Weller makes about the best there is as far as soldering stations - we have about 5 of them.
Good luck on your project - if soldering wire to connectors make sure you get an iron with enough tip mass to do the job properly.
Actually the solder iron is minimum 200C, I am afraid this is to high for the solder I use, I guess I looked at the gun temp which has 150C minimum. Hm...
Avs9 - I'm not sure why you need station and not the soldering iron. Do you do any work with surface mount?
180degC iron is wrong. Eutectic 63/37 solder (or solder paste) melts at 183degC and it would take forever to solder. Flux would clean oxidation and then evaporate while oxidation would come back. Proper temperature is 700degF (371degC). You can go higher but then flux will evaporate before completing cleaning job. If your solder contains silver you need perhaps 800degF.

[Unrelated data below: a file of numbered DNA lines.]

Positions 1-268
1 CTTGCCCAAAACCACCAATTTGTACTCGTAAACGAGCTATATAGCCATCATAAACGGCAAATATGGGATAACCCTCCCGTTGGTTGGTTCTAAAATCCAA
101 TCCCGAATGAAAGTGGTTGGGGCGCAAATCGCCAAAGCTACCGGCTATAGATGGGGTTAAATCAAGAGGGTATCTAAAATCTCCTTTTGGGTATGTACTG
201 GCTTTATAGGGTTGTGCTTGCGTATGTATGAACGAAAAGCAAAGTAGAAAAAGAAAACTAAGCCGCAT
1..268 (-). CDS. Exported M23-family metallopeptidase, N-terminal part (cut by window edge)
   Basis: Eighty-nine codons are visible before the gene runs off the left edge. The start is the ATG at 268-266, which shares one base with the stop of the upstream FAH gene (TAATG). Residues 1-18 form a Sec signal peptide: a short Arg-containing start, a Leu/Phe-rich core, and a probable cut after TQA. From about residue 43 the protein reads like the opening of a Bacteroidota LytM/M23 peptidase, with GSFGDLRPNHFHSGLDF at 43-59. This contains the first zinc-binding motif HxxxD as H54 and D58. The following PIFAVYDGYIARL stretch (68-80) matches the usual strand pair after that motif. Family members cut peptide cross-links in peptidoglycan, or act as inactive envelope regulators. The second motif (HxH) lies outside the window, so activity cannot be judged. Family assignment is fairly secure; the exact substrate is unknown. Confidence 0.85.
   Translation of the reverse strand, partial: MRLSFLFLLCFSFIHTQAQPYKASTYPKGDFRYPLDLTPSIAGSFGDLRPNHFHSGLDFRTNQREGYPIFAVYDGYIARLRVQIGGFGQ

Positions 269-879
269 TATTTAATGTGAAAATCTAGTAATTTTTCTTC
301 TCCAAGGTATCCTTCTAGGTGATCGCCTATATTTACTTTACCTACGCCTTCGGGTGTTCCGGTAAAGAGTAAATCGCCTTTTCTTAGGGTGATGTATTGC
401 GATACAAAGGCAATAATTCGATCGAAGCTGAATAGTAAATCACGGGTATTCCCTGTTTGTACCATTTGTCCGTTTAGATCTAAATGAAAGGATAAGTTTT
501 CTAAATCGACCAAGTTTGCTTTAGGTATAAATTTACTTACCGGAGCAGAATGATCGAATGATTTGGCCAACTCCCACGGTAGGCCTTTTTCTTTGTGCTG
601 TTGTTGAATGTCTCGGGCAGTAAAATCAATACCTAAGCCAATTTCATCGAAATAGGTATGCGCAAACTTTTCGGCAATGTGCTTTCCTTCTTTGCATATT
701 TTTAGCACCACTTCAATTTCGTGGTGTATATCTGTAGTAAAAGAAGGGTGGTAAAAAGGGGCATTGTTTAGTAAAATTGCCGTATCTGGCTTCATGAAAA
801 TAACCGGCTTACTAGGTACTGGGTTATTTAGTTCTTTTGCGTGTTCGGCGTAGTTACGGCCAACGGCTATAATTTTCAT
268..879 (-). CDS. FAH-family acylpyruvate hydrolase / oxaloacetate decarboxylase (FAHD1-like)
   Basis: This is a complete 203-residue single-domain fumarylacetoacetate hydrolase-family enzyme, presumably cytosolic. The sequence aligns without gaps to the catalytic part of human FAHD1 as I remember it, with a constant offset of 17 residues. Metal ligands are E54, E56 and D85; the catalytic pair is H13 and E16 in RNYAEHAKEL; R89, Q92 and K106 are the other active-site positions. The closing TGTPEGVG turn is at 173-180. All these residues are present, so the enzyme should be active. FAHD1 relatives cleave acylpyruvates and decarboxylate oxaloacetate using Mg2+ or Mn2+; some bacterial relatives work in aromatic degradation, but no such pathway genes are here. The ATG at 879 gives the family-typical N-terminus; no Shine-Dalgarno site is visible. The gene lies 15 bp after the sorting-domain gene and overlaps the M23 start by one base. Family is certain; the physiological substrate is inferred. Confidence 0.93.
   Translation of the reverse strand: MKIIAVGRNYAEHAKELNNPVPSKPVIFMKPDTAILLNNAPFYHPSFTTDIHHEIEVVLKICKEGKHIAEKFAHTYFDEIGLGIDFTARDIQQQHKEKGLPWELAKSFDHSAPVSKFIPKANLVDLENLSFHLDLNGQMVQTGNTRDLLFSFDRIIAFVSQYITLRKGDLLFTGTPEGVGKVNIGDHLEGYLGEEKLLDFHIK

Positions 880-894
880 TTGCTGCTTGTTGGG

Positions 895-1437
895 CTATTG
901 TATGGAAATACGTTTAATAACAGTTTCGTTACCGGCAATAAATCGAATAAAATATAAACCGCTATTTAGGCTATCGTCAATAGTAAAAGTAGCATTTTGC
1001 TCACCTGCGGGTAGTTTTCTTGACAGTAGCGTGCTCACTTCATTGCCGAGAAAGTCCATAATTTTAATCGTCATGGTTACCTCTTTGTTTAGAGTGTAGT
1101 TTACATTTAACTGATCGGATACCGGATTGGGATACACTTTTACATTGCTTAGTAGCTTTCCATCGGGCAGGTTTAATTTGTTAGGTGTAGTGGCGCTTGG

I would recommend simple Weller like that one: http://www.amazon.com/WTCPT-Temperature-Controlled-Soldering-Station/dp/B00004W463/ref=sr_1_18?ie=UTF8&qid=1335131348&sr=8-18
It has tips marked for different temperature ranges. Typical one for typical Eutectic solder (63/37) is marked 7 for 700degF (you can buy different tips) Iron is 60W and adjusts power switching on and off in precise temperature point. Tip's butt has pressed in end piece made of metal that has precise curie point of 700degF (temp point where metal looses magnetic ability). Behind end of tip is small magnet connected to switch. It works really well - seems to be immune to larger objects that sink heat (solders exactly the same small and large objects). It lasts forever and parts are replaceable. My company uses these soldering irons for at least 30 years.